The guimpe (from the French guimpe) or chemisette was a garment which developed in medieval Western Europe. It was a silk or linen kerchief, sometimes sheer, sometimes starched, which covered the neck and shoulders of the wearer, sometimes the entire chest as well. It was worn as part of the garb of a woman of means, both to show social standing—due to the added upkeep it required, and to demonstrate the woman's sense of modesty. For nuns it would be worn in combination with a coif and wimple.
As women in Renaissance Italy began to leave their heads uncovered, and to expose their shoulders, the guimpe slowly fell into disuse. Its use continued solely in monasteries, as part of a nun's religious habit. As women's religious Orders began to adopt contemporary attire, it has largely disappeared from these circles as well.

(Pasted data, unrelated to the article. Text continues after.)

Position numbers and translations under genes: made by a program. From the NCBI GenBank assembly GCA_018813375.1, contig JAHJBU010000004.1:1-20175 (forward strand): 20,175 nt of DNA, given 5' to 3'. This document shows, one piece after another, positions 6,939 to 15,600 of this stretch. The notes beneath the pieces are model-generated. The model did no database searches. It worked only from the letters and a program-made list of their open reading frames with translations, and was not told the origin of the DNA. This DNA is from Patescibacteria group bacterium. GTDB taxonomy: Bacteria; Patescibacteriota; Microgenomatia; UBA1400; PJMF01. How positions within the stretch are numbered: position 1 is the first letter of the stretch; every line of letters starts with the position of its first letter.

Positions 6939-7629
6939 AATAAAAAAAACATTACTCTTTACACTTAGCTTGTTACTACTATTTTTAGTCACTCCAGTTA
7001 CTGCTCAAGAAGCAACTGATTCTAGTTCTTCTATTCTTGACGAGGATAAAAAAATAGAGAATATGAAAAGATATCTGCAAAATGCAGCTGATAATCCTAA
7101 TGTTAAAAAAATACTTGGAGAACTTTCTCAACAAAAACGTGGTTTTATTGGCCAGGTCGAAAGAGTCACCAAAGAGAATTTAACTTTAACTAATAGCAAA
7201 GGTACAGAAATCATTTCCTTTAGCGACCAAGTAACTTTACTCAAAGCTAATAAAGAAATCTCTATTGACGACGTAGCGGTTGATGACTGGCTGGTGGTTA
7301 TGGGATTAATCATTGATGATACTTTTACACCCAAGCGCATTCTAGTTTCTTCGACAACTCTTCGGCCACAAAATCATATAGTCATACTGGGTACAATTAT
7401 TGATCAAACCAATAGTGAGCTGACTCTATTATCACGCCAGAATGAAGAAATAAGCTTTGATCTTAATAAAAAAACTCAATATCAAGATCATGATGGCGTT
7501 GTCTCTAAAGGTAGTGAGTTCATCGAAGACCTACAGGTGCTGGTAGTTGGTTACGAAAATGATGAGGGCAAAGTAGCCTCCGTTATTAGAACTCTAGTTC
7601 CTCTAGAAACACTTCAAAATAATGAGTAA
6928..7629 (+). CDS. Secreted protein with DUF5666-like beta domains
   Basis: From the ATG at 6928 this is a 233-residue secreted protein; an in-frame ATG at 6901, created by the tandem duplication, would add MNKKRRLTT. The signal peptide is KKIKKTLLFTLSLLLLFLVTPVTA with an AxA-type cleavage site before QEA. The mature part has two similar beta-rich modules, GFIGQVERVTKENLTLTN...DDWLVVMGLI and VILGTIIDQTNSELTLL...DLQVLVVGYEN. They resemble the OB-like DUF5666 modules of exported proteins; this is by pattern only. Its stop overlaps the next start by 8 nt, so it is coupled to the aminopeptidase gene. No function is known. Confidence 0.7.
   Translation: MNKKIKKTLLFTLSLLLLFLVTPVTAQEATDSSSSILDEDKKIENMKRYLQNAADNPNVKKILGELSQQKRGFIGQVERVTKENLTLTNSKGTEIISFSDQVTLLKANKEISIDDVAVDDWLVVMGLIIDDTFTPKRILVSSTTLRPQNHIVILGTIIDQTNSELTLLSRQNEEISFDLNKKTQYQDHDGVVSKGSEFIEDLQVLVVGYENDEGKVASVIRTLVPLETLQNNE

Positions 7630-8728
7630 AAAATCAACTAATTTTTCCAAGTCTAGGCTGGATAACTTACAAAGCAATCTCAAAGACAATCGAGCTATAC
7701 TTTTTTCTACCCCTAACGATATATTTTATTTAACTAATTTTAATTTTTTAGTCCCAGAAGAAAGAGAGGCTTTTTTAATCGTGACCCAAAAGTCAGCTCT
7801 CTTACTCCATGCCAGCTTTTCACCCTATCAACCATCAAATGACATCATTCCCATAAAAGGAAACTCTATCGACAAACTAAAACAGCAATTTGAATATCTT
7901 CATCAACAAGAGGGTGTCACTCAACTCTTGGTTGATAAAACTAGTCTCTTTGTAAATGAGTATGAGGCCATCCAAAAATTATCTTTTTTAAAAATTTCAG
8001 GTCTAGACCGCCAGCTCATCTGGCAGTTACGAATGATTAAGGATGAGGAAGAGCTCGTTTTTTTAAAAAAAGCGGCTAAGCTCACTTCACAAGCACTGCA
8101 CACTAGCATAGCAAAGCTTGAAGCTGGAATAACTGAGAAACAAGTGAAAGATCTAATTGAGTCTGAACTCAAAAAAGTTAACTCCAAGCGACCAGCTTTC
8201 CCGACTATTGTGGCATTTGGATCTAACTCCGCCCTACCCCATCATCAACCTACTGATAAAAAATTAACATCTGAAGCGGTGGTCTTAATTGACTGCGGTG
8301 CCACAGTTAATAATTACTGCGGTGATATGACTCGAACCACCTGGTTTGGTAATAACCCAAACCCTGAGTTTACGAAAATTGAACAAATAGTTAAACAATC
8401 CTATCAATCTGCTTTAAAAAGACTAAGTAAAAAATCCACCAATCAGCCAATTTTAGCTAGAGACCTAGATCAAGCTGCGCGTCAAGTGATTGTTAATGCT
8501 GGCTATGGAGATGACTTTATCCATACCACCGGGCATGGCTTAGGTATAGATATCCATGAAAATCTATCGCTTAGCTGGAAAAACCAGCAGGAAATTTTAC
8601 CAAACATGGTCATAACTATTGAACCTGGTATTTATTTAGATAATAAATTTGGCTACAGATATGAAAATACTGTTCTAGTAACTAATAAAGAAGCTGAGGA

From the early nineteenth century onwards, the term guimpe also described a form of short under-blouse or chemisette which was worn under a pinafore or low cut dress to fill in the neckline and, if sleeved, cover the arms.
For a similar garment of the sixteenth century, see partlet.
- 20,000 Years of Fashion, pp 219-220
- Stamper, Anita; Condra, Jill (2010). Clothing through American history : the Civil War through the Gilded Age, 1861-1899. Santa Barbara, Calif.: Greenwood. p. 91. ISBN 9780313335518.